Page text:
Theoretical reflections must accompany the repair from start to the end.


Not at all each fault in a radio can be observed if you only operate it only for some minutes. And not at all the radio must be totally dead if it is faulty.

Moreover there are a lot of possible defects which can cause a radio not to operate properly but to operate anyhow. Especially in cases of these defects “in between” (totally dead or normal function) the owner and user of the radio can give us some helpful hints for the repair if we ask him in a clever manner.

It is an additional skill of a radio repair professionalist to talk with his costumers in a way which will enable him to get a good clue for his work. But he has to keep in mind: the costumer is a layman whose conclusions are very often wrong. His sorrow that the bill could be too high may lead him to “bend” the truth.

It is the skill of a professionalist to reach as nears possible to the truth. For example to find out if a fault occured all of a sudden or if there were observed some small defects already before. It is also possible to find out if something has been burning at the fault. You should not neglect this simple method of investigation with the costumer. It can help you to save time with some preliminary steps in fault finding and it will help the costumer to develop a trustful relation to the repairing person, a condition will pay off very soon in getting more costumers.

Every radio technician should act somehow like a good medical doctor.


As more experienced a radio technician is, as more he tends to do some preliminary checks before he starts the actual systematical fault finding. That is because experience taught him that there are a certain number of faults which appear much more often than others. Moreover there are certain blocks of radios which show-more often faults than others. If one takes this different probability of faults in account he can draw conclusions where the fault might be located most probably. These experiences can of course influence the method of fault finding. For this reason there was undertaken for quite a number of years a research concerning all kinds of radio receivers. After introduction of integrated circuits there was done a second research of the “fault behaviour” of this new type of receivers.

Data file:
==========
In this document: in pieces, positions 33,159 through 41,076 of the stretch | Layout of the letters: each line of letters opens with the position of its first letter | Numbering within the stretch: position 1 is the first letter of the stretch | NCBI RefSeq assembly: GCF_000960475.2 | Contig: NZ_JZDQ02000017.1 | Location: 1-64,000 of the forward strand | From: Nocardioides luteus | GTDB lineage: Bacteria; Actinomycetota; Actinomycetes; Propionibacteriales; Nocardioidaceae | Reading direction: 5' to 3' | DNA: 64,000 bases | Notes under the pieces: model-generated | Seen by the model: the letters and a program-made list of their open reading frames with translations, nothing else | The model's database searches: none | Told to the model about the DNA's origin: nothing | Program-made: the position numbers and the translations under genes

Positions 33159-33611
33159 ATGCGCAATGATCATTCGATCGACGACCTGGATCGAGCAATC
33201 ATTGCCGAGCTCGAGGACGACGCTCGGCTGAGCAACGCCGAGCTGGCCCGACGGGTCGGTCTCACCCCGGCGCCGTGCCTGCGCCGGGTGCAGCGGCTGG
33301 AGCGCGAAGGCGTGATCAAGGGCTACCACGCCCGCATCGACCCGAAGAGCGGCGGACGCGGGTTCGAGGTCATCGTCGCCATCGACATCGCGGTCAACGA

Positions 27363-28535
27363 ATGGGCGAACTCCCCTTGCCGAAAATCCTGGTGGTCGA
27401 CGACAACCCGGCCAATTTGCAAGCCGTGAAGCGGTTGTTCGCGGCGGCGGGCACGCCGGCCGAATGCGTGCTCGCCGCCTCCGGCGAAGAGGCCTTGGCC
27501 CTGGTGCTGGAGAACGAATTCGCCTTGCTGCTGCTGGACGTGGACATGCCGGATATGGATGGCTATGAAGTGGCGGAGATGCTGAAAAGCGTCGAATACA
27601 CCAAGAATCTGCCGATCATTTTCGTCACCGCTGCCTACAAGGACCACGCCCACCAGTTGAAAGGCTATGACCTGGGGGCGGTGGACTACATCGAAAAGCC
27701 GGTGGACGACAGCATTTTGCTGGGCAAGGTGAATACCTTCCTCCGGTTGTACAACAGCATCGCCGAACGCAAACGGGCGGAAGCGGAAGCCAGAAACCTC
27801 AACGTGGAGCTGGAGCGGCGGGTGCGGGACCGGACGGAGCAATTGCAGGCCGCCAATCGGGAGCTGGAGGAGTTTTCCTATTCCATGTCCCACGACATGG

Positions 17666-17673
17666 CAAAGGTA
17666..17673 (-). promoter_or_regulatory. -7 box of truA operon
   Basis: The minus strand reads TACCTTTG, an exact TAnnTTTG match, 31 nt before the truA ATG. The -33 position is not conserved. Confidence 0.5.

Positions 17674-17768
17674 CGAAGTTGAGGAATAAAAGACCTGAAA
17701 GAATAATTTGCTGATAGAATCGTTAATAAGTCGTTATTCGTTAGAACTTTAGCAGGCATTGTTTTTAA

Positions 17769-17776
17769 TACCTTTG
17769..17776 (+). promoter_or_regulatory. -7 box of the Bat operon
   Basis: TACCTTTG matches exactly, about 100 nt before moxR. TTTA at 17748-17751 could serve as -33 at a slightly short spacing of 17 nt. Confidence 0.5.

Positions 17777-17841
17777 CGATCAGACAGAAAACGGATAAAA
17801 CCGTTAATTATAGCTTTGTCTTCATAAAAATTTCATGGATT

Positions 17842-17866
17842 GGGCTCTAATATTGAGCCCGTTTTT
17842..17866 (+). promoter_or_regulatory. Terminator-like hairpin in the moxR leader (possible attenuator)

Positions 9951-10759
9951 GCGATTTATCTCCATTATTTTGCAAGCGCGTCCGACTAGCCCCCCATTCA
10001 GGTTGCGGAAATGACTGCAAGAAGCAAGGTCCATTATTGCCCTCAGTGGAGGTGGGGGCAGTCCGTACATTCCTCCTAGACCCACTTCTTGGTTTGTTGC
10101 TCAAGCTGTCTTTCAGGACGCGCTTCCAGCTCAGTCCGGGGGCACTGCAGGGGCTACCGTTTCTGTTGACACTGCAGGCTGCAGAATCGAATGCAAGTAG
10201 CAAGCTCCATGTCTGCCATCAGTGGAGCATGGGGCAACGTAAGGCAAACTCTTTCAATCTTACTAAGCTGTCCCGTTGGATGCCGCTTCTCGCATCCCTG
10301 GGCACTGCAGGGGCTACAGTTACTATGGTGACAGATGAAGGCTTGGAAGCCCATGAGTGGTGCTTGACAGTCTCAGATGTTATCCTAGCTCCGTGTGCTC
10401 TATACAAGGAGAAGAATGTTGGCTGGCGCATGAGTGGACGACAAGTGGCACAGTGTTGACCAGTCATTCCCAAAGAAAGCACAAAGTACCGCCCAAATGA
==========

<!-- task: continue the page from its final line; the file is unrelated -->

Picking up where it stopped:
The results of these two researches are displayed in fig. 217.

fig. 217

The overall number of receivers with integrated circuits having been faulty was remarkably less than the number of only transistorized receivers.

It is nor yet clear if this was due to the fact that integrated circuits equipped receivers have been fairly new in service while normal transistor receivers had already a rather long service time.

In both statistics it is obvious that most of the faults occure in the powersupply section of radios.

Mechanically originated faults like they are caused very often in the push-bot-ton-gear for changing bands or stations are also rather often found. While the faults in HF- and IF-blocks are found very seldom.

Interesting is too, that the number of faults in the AF-sections of radios which integrated circuits is remarkably lower than in radios equipped with normal transistorized circuits.

From these statistics you can draw the following CONCLUSION:



If you have no clue at all where to start which fault finding you should undertake some simple checks first of all. Aim of this PRE-CHECK is to find out simple faults before you start the actually time consuming fault finding procedure:

1. Switch on the radio, turn the volume control to full. Now check if you hear some noise at the instant of switching. If not: CHECK THE POWER-SUPPLY!

2. While you do the first step (described above) it is adviceable to check by touching the power-transistors, or the power amplifier IC if it is getting hot. If this happens SWITCH OFF IMMEDIATEDLY - THERE MUST BE A SHORT CIRCUIT WITHIN THE POWER-AMPLIFIER.

3. Now you should have a close look to the circuit boards. You should look for any components which show destruction (burnt resistors, spilt capacitors, loose wires or interrupted conducting paths on the printed circuit).

4. Now touch the antenna socket with the antenna plug. You should hear some noise - if not - YOU CAN BE SURE, THAT THERE IS NO OR NOT ENOUGH AMPLIFICATION OF THE INPUT SIGNAL. To localize this fault,....